106 AFRO-AMERICAN ENCYCLOPAEDIA.
hands of Mr. Parker as a matter of convenience for collecting the
interest and principal.
Three new cottages for teachers' residences have been built on the
school grounds during the past y7ear. In connection with the liter¬
ary work, there are at present 23 industries in operation, which are as
follows: Carpentry, painting, architectural and mechanical drawing,
brick-making, brick-masonry, saw7 mill work, plastering, wheel -
wrighting, harness-making, farming, shoe-making, tinning, printing,
mattress-making, nurse-training, dress-making and sewing, stock-
raising, blacksmithing, laundrying, tailoring, house-keeping and
There has never been a y7ear in the history of the school when so
much improvement has been made in the teaching of the industries.
Most of the industrial wrork now7 has as its foundation a thorough
course in mechanical and architectural drawing. The article to be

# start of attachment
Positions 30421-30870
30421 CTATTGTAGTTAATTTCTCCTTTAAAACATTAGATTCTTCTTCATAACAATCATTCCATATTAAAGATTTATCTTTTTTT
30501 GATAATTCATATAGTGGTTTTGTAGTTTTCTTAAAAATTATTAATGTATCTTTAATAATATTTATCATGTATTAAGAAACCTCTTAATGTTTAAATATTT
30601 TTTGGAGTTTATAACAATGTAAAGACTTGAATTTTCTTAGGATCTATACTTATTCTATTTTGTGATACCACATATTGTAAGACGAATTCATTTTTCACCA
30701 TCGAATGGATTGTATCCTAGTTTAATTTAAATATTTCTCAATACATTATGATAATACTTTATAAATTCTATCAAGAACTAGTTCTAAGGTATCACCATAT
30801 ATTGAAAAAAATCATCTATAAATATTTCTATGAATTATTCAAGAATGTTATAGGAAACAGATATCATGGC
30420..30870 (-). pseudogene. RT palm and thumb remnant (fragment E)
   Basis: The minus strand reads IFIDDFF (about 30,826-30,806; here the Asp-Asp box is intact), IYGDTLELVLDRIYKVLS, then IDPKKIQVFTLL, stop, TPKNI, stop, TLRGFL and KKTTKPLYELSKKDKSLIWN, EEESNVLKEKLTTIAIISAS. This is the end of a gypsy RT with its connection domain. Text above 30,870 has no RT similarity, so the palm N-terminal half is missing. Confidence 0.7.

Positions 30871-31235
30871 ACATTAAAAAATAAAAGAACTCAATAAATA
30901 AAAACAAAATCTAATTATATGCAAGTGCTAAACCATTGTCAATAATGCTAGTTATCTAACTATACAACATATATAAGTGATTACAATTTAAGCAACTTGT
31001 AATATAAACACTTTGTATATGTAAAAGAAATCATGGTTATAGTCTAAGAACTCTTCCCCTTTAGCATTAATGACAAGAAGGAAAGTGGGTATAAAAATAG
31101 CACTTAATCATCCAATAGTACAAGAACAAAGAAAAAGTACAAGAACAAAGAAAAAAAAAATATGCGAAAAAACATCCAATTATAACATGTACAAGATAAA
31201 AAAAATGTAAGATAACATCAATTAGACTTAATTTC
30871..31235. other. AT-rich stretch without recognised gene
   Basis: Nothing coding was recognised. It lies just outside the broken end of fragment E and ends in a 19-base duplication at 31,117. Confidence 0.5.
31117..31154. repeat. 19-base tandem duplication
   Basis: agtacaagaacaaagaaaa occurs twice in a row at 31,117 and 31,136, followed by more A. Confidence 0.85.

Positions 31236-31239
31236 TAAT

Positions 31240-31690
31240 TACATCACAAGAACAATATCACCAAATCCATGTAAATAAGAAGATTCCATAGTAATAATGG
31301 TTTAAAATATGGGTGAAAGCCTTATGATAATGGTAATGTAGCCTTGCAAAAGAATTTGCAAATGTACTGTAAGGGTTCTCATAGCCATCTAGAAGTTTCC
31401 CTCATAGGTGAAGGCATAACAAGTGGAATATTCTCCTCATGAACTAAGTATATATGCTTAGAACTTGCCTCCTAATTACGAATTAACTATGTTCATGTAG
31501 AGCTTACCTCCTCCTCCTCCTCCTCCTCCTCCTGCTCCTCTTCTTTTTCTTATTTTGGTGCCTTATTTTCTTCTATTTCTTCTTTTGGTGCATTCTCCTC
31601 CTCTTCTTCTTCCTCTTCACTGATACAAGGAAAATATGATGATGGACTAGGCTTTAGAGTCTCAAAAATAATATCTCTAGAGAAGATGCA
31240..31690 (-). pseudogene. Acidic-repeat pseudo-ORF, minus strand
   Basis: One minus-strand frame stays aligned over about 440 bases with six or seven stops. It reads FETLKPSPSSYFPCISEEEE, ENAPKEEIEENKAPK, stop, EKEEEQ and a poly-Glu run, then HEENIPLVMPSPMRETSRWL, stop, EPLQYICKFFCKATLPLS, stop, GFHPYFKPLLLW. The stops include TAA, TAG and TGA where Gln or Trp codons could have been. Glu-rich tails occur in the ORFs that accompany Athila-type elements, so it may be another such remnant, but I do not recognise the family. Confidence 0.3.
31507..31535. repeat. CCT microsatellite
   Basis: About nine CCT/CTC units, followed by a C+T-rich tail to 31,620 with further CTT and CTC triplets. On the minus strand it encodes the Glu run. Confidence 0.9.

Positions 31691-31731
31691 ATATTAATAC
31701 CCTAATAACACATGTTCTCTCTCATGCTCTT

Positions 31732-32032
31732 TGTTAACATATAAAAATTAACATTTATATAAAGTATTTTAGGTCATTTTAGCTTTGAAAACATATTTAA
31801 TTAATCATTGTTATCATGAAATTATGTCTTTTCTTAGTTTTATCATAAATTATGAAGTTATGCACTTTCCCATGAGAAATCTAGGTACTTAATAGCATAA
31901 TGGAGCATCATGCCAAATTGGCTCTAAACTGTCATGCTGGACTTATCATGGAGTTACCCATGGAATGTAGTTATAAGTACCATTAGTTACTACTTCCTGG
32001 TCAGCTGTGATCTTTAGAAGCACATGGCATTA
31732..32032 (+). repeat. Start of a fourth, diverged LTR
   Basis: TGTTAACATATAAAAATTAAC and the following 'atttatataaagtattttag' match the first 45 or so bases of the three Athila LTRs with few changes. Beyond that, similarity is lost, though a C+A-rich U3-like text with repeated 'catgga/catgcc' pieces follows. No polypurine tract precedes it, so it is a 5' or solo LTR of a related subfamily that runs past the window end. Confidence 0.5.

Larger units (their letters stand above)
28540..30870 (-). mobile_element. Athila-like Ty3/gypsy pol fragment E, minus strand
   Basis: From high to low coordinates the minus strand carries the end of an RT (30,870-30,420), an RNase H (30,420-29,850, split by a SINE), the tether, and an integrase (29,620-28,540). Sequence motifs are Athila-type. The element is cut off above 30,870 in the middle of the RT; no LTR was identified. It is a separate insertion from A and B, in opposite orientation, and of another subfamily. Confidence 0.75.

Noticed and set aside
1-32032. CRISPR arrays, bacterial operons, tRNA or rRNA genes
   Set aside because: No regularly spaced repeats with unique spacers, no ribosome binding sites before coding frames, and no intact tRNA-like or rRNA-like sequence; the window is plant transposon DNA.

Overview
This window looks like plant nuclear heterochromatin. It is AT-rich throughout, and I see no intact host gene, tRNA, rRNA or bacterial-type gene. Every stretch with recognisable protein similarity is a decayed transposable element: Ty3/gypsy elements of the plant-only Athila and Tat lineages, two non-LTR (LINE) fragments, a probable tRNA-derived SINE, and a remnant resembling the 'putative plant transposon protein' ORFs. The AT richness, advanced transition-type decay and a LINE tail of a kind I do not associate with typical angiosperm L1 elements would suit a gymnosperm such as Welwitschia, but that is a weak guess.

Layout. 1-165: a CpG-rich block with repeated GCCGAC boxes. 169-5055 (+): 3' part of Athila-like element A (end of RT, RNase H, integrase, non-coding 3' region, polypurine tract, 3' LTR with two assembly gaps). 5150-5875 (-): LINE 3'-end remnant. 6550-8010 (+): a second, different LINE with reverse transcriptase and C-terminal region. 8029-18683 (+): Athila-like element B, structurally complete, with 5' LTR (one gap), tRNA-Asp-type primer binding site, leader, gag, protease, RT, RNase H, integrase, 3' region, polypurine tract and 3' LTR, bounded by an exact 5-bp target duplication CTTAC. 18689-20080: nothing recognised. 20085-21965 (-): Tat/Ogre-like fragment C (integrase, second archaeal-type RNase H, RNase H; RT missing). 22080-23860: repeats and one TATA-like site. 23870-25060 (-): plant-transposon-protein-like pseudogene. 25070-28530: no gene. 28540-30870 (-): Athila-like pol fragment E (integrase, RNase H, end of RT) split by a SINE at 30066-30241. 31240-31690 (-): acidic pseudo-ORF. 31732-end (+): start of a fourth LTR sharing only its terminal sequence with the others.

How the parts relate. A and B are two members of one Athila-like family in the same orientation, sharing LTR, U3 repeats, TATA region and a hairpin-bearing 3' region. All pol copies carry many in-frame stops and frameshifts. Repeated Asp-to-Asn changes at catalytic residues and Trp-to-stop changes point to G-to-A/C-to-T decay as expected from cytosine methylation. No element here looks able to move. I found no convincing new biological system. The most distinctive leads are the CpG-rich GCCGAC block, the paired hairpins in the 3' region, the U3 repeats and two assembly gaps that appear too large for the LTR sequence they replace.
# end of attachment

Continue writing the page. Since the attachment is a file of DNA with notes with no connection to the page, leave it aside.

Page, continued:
manufactured in the shop is first drawn by the student and then
manufactured in the shop. Every7 student now7 receives three-
fourths of an hour each day bearing upon the principles and theory
of his trade or industry in addition to the practical work. This has
greatly increased the interest of the students in the industrial
work as well as added to the value of the industrial work. One of
the greatest needs in the industrial work is more teaching force, so
that the head of the department can have more time for planning,
research and study7. The colored people throughout the world are
beginning to demand industrial education in a way that thev have
never done before. All of our industrial departments have been
full, and many students refused for lack of room.
A large number of other schools and individuals are applying to
this institution for information that will assist them in starting or
improving an industrial department, and this furnishes another
reason why everything at Tuskegee should be done in the best man¬
ner In a word, an increasing number of institutions are using- us
as then' model.
The Bible Training School, founded by Miss Olivia E. P Stokes,
of New York, about eighteen months ago, is meeting- with very7
satisfactory success. The enrollment for the present year is forty-
three, consisting mainly of ministers or those intending to be minis¬
ters. Perhaps the most interesting -int\ unique feature of the Bible
Training School is the fact that theology in the usual sense is not
taught, and the question of denomination is wholly ignored. The